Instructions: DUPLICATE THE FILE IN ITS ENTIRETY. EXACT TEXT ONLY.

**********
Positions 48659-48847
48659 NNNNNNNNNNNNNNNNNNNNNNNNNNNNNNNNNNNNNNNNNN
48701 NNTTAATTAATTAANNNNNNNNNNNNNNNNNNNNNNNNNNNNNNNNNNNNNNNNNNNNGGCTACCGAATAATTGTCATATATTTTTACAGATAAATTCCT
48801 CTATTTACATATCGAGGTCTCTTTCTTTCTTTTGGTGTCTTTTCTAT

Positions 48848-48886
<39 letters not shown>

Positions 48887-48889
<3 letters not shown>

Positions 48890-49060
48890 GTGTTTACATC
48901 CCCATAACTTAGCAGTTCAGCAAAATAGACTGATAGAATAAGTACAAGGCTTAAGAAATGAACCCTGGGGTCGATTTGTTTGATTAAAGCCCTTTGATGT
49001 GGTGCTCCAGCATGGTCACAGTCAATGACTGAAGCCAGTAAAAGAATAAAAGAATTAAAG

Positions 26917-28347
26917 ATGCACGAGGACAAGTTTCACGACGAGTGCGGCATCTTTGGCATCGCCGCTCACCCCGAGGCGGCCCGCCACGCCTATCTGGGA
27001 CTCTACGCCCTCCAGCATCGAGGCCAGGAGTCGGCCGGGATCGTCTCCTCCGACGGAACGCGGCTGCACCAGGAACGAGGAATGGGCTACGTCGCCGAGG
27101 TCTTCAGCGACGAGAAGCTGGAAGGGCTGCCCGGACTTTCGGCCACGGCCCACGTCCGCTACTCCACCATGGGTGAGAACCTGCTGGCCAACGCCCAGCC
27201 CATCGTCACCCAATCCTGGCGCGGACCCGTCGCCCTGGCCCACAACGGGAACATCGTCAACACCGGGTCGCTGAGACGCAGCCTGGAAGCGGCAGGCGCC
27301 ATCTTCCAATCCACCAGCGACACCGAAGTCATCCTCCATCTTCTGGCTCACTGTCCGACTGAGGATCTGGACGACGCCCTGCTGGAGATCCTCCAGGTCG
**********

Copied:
Positions 48659-48847
48659 NNNNNNNNNNNNNNNNNNNNNNNNNNNNNNNNNNNNNNNNNN
48701 NNTTAATTAATTAANNNNNNNNNNNNNNNNNNNNNNNNNNNNNNNNNNNNNNNNNNNNGGCTACCGAATAATTGTCATATATTTTTACAGATAAATTCCT
48801 CTATTTACATATCGAGGTCTCTTTCTTTCTTTTGGTGTCTTTTCTAT

Positions 48848-48886
<39 letters not shown>

Positions 48887-48889
<3 letters not shown>

Positions 48890-49060
48890 GTGTTTACATC
48901 CCCATAACTTAGCAGTTCAGCAAAATAGACTGATAGAATAAGTACAAGGCTTAAGAAATGAACCCTGGGGTCGATTTGTTTGATTAAAGCCCTTTGATGT
49001 GGTGCTCCAGCATGGTCACAGTCAATGACTGAAGCCAGTAAAAGAATAAAAGAATTAAAG

Positions 26917-28347
26917 ATGCACGAGGACAAGTTTCACGACGAGTGCGGCATCTTTGGCATCGCCGCTCACCCCGAGGCGGCCCGCCACGCCTATCTGGGA
27001 CTCTACGCCCTCCAGCATCGAGGCCAGGAGTCGGCCGGGATCGTCTCCTCCGACGGAACGCGGCTGCACCAGGAACGAGGAATGGGCTACGTCGCCGAGG
27101 TCTTCAGCGACGAGAAGCTGGAAGGGCTGCCCGGACTTTCGGCCACGGCCCACGTCCGCTACTCCACCATGGGTGAGAACCTGCTGGCCAACGCCCAGCC
27201 CATCGTCACCCAATCCTGGCGCGGACCCGTCGCCCTGGCCCACAACGGGAACATCGTCAACACCGGGTCGCTGAGACGCAGCCTGGAAGCGGCAGGCGCC
27301 ATCTTCCAATCCACCAGCGACACCGAAGTCATCCTCCATCTTCTGGCTCACTGTCCGACTGAGGATCTGGACGACGCCCTGCTGGAGATCCTCCAGGTCG